The fighters have placed missiles, long-range cannons and “small rapid boats” loaded with heavy weaponry on Perim, the island that divides the strait into two channels between Djibouti and Yemen, Mahmoud Ali Youssouf said in an interview Thursday in Djibouti City. The Houthis are also reinforcing their positions on a smaller island in the area, he said.
“They are preparing themselves, at least to defend themselves if there is a blockade, or to attack vessels in the strait of Bab el-Mandeb if they feel that they are threatened when it comes to the control of the coastal areas of Yemen,” Youssouf said. “The prospect of a war in the strait of Bab al-Mandeb is a real one.”
The Bab el-Mandeb is the fourth-busiest oil and fuel shipping bottleneck in the world by volume. It’s located between Yemen, Djibouti and Eritrea, and gives crude tankers access to the Red Sea as well as the Gulf of Aden and the Arabian Sea. The strait is 18 miles wide at its narrowest point, according to the U.S. Energy Information Administration.
Saudi Arabia has assembled a coalition of Sunni Muslim countries to carry out airstrikes against the Houthis, who have seized much of the country and forced President Abdurabuh Mansur Hadi to flee to Riyadh, the Saudi capital. The rebels have formed an alliance with former President Ali Abdullah Saleh, who still commands the loyalty of parts of the army.
Youssouf said coalition forces must remove the weapons from the islands in order to ensure the safe passage of ships through the strait. In 2013, 3.8 million barrels a day of crude and oil products flowed through Bab el-Mandeb, EIA data show. More than half of the shipments moved to the Suez Canal and SUMED Pipeline, which link Egypt’s ports of Ain Sukhna on the Red Sea and Sidi Kerir on the Mediterranean.
“All commercial and military vessels that pass through the strait of Bab el-Mandeb are within the reach of those arms and missiles,” Youssouf said. “It’s a big danger, for all of us not only Djibouti, but all the commercial vessels, military vessels.”
Coalition forces carried out three air strikes on Perim on Thursday night, said Mahmoud Naji, a soldier at the military Brigade No. 17 station in Bab el-Mandeb city. The air force jets also targeted other strategic military posts controlled by Houthis in the region, he said by phone.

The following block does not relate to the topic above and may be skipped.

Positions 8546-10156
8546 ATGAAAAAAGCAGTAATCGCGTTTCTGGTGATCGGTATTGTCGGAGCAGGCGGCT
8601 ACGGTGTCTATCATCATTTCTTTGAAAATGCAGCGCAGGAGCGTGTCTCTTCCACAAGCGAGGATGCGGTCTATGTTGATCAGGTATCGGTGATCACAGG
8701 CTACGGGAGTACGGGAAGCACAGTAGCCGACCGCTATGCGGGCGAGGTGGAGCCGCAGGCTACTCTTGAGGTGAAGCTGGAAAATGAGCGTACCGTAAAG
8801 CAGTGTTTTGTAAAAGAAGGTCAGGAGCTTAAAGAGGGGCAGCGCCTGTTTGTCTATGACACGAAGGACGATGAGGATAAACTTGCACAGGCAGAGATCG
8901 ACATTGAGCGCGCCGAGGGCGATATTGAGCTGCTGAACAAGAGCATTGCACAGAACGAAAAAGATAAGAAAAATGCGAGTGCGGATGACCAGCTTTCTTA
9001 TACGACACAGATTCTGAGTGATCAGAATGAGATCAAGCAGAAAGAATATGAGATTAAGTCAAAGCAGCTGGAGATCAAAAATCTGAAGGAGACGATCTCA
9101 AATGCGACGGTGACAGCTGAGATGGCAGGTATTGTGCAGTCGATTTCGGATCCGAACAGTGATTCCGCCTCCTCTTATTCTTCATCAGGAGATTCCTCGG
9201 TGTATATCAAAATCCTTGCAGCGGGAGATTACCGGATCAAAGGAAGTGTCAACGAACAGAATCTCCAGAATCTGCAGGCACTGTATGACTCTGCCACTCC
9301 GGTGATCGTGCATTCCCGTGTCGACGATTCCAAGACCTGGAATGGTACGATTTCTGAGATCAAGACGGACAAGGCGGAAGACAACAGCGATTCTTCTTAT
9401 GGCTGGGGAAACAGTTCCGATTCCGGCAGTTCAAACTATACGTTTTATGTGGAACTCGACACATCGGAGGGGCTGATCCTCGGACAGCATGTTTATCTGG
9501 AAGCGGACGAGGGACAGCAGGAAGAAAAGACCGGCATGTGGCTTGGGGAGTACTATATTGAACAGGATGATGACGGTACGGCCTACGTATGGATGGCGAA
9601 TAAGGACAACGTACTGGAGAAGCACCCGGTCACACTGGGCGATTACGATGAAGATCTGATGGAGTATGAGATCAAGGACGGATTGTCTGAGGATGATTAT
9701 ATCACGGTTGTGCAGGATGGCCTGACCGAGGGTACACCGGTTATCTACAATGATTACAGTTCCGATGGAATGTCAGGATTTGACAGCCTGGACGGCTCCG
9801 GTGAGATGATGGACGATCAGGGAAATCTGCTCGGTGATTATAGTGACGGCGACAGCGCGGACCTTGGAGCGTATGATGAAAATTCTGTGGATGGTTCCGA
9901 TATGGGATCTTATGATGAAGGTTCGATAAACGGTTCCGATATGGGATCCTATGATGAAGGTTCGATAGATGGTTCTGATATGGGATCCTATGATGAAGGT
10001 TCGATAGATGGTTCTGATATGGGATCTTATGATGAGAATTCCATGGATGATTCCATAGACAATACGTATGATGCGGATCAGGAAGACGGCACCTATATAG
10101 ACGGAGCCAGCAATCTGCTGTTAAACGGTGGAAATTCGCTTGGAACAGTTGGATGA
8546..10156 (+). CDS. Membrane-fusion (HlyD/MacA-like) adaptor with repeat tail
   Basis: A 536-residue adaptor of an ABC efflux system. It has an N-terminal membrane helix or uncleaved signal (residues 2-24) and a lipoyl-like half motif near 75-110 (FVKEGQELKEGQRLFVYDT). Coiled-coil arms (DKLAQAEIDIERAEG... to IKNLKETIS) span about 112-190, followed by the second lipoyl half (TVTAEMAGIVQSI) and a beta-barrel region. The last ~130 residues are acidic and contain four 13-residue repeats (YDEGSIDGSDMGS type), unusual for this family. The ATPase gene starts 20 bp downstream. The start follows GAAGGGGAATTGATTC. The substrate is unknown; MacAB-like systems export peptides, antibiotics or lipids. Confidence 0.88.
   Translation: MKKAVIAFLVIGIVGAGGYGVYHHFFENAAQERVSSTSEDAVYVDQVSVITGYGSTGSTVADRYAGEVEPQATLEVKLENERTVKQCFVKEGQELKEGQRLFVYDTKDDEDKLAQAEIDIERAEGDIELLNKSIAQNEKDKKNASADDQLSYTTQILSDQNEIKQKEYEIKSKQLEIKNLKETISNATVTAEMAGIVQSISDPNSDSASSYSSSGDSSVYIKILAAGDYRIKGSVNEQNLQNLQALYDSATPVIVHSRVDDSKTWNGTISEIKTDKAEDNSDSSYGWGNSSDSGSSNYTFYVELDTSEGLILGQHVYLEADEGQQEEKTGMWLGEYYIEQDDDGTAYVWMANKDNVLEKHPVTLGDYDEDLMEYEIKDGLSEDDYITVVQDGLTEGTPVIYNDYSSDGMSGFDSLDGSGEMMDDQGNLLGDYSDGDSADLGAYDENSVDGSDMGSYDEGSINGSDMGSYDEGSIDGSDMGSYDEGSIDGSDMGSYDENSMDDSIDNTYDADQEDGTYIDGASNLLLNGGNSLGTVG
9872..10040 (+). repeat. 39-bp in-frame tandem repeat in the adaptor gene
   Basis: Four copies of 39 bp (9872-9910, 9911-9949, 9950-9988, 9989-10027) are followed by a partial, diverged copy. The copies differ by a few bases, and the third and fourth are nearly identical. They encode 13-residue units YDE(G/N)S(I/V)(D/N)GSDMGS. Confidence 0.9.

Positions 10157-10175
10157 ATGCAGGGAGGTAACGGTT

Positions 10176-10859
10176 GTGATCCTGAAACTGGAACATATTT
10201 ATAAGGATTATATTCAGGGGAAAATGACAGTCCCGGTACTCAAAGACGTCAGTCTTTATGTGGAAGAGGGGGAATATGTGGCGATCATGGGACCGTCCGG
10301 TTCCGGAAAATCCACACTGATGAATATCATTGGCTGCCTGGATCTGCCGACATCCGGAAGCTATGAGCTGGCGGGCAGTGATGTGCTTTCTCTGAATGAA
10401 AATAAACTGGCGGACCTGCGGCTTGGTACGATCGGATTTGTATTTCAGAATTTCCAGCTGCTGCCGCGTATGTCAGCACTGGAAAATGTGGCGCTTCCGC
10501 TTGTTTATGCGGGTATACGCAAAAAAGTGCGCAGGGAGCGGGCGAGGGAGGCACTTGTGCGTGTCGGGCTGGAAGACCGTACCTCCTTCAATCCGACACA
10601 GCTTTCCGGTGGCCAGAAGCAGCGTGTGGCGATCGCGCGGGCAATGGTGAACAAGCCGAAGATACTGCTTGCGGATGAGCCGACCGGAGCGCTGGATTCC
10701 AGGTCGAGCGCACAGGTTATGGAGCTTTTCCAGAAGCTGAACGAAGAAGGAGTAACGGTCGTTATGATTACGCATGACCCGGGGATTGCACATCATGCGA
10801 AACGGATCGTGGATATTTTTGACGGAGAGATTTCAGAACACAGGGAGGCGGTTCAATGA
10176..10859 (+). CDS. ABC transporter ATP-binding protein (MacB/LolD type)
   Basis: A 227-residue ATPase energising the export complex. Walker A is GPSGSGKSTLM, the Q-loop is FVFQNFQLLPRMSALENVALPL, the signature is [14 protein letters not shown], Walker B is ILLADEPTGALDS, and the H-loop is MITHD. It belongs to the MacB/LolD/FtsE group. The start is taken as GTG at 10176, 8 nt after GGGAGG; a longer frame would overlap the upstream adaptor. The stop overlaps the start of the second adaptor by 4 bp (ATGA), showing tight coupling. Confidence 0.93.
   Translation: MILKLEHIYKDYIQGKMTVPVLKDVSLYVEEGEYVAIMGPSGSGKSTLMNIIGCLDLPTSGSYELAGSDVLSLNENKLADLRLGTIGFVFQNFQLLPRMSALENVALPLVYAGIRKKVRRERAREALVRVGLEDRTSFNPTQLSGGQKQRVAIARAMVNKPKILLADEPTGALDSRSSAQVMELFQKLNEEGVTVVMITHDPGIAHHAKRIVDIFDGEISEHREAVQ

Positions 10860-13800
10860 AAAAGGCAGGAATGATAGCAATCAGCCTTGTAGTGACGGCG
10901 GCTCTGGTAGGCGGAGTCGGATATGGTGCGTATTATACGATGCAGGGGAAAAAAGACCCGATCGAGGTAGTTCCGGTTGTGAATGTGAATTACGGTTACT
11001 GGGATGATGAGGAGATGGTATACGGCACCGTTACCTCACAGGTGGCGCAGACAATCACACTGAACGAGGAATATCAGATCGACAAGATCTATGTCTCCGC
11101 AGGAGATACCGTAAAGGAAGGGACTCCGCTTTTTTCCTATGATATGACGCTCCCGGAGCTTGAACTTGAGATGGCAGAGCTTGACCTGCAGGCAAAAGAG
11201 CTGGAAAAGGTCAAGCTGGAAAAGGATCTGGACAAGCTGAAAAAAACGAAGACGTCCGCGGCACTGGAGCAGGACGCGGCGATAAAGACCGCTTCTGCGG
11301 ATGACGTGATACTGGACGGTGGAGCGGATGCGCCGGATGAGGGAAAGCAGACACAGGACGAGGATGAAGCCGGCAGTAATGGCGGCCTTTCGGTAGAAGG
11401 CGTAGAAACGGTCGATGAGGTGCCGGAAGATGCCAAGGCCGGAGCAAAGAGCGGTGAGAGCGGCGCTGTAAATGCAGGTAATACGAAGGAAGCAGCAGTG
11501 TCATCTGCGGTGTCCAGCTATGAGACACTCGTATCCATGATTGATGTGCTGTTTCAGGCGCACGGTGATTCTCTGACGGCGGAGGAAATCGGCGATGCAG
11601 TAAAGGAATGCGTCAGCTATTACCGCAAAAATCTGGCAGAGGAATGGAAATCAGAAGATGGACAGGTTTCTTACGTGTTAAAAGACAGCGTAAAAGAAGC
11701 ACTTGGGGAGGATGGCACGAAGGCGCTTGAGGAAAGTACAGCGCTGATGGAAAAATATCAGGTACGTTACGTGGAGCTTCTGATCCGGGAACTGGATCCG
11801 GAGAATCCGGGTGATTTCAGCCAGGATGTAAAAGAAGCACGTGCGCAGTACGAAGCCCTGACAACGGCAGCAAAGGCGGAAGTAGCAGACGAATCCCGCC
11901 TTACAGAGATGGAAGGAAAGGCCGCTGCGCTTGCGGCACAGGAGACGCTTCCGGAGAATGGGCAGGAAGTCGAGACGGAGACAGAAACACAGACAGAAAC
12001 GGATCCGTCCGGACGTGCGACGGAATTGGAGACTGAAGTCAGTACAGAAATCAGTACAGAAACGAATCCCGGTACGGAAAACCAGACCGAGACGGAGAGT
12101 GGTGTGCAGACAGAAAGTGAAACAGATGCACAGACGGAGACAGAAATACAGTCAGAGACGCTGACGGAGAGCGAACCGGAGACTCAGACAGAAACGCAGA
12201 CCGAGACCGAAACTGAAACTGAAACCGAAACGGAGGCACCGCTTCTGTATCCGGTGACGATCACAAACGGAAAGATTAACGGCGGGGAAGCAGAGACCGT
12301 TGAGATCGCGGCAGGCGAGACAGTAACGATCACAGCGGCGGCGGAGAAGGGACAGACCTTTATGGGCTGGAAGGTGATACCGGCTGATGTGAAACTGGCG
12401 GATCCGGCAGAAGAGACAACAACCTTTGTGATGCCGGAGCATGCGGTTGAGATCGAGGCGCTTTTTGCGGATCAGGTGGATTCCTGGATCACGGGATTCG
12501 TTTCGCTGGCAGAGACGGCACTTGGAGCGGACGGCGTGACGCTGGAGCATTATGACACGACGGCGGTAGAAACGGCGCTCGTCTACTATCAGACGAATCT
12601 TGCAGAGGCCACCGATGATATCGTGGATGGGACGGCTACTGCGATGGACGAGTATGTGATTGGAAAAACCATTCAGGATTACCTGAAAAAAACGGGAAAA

Closure of the waterway may keep tankers from the Persian Gulf from reaching the Suez Canal and the SUMED Pipeline, diverting them around the southern tip of Africa, adding to transit time and cost, according to the EIA. Ships carrying oil from Europe and North Africa to Asian markets wouldn’t be able to take the most direct route, it said on its website.
Djibouti has been helping evacuate thousands of foreign nationals stranded in Yemen since conflict in the country intensified last month. Chinese and Indian civilians along with Russian diplomats are among those who have arrived by air and by sea, Youssouf said. As many as 2,000 Djiboutian nationals are being returned to their homeland, he said.
Any further deterioration in the situation in Yemen may lead to an “exodus” of Yemenis to Djibouti, particularly if the blockade of Yemeni ports by coalition forces leads to food, energy and water shortages, Youssouf said. About 50 families have already arrived in northern Djibouti and are being accommodated in the northeastern town of Obock, he said.
Djibouti, a desert country which imports most of its food and has a scarcity of water, has little capacity to deal with a refugee crisis, Youssouf said.
“We’re just trying to do what we can with what we have,” he said. “At some point, we might have to call the international community to come and assist.”